Amanda Knox agreed to be interviewed by ABC's Diane Sawyer for two reasons, I reckon:
a) She wanted to plug her new memoir
b) She wanted to stress her innocence in the murder of her young roommate six years ago in Italy
I'm not an expert in forensics or body language -- and, probably, neither are you. We laymen will never really know for sure what Knox did or didn't do. But she did a great job at plugging her newly published memoir, "Waiting to Be Heard."
It's also difficult to say how she did on the TV show. Did she help her cause of innocence?
ABC did well to snare the big interview. The rival networks must want to eat their collective livers because this story was so hot.
For the reasonable future, celebrity TV interviews will be judged against Oprah Winfrey, when she grilled disgraced cyclist Lance Armstrong several months ago.
Winfrey did her best to keep the evasive Armstrong on track. Armstrong, viewers said later, didn't seem to express much remorse or contrition for his actions in and out of cycling. That seems to be the acid test nowadays of whether someone can be likable after being ostracized by American society. The question is: Was the individual contrite enough? Was Knox contrite enough?
Meanwhile, how do we think Sawyer did in getting the story out of her 25-year-old interview subject?
I think Sawyer did fine. Sawyer was not there to act as Knox' friend -- or her adversary. Sawyer worked at it, attempting to push Knox to spill her guts. The veteran journalistgot off some memorable lines, perhaps none more evocative than: "An angel-faced killer has been apprehended."
Sawyer tried hard to probe Knox as to whether she was truly contrite. The action built slowly. After 15 minutes orso, Sawyer really got down to business and we viewers sensed that the preliminaries had ended. Now it was on to the main event, and Knox had better reach down here for her "A" game because Sawyer was going to start bring hers to the interview. And she sure did.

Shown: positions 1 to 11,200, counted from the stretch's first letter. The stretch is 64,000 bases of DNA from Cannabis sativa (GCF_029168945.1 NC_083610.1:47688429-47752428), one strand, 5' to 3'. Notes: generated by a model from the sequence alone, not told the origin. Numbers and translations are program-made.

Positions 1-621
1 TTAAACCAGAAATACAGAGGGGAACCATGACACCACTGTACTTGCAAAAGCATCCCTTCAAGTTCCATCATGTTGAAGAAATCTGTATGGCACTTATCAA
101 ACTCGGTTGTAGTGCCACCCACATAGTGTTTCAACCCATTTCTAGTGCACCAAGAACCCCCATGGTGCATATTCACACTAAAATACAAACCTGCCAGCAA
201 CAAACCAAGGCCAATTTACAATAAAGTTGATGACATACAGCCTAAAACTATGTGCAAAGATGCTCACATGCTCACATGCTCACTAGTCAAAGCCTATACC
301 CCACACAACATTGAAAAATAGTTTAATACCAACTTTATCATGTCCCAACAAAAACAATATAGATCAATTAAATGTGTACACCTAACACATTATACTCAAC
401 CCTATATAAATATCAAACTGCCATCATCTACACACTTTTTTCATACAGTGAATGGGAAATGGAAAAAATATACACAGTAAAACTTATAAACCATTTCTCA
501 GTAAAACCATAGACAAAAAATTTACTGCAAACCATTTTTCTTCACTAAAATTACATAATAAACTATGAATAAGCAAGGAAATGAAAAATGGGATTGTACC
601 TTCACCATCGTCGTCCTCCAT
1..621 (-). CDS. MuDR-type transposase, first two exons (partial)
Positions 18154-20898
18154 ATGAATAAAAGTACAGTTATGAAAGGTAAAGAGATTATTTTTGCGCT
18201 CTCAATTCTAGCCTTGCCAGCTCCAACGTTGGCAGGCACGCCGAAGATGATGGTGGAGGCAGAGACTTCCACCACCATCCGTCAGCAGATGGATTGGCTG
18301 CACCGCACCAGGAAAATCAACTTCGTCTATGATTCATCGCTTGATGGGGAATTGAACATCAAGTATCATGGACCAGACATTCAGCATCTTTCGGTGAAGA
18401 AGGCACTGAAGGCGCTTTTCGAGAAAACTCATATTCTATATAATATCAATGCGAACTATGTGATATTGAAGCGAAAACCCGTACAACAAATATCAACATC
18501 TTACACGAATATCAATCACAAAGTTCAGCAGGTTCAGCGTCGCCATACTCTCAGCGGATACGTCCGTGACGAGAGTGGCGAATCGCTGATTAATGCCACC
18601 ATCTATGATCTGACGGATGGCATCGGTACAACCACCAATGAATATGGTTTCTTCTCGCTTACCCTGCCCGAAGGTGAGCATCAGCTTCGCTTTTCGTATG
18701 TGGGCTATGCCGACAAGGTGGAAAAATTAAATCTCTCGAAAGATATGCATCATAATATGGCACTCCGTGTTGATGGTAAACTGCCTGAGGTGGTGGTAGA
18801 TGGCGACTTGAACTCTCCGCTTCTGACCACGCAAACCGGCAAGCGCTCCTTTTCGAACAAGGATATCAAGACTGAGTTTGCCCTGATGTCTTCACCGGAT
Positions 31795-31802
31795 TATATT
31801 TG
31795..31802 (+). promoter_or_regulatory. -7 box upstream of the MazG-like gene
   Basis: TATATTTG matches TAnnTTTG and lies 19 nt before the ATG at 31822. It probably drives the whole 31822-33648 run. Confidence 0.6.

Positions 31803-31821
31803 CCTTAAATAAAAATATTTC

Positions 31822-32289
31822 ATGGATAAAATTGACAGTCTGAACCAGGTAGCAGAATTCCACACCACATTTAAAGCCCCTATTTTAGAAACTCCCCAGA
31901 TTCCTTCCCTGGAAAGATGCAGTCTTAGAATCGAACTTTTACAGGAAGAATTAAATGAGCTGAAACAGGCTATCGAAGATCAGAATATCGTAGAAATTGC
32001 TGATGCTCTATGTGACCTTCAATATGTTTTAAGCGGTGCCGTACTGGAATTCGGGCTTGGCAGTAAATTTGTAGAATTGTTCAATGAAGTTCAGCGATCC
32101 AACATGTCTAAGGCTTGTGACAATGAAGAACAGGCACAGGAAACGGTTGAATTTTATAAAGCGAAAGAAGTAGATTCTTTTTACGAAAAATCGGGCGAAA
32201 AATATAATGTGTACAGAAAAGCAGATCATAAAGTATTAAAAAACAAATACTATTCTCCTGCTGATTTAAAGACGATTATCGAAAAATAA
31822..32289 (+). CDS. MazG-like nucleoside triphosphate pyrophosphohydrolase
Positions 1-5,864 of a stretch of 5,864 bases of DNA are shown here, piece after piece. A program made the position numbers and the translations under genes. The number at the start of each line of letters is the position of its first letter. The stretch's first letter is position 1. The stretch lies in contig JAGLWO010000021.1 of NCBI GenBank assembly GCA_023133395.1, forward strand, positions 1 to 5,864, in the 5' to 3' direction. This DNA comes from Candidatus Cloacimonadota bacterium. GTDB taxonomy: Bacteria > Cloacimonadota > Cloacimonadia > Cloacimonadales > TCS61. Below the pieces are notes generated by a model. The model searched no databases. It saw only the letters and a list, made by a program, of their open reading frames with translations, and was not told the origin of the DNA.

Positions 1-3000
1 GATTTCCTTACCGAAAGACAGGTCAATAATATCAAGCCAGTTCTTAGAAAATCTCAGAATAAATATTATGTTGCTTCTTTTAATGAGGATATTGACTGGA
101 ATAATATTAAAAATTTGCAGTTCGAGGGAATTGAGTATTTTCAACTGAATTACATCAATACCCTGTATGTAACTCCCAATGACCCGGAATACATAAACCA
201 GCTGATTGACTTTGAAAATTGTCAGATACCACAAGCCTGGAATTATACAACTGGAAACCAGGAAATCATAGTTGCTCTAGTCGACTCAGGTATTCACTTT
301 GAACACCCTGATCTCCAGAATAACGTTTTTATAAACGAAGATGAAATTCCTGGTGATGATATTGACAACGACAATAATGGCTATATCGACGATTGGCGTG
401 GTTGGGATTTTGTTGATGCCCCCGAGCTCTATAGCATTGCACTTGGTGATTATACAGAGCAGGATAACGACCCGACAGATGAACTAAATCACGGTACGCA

At 10:27 p.m., Eastern, we viewers got the money shot: Sawyer asking Knox if she killed Meredith Kercher. No, Knox said. Sawyer pressed on and asked if Knox knew anything that she hadn't told the police or written in her memoir. No, she repeated.
From there, the interview lagged a bit. It was as if Sawyer had had her big moment and now it was on to the rest of the action, specifically the course of the trial.
"How could I be convicted?"Knox asked.
Knox had already acted like an outraged innocent woman.
"It bothers me when people suggest she wasn't my friend,"Knox told Sawyer. "I was stunned by her death."
We'll never really know what happened. But ABC certainly did present a riveting TV show, starring Amanda Knox and co-starring Diane Sawyer.
MEDIA MATRIX QUESTION: What did you think of the interview?
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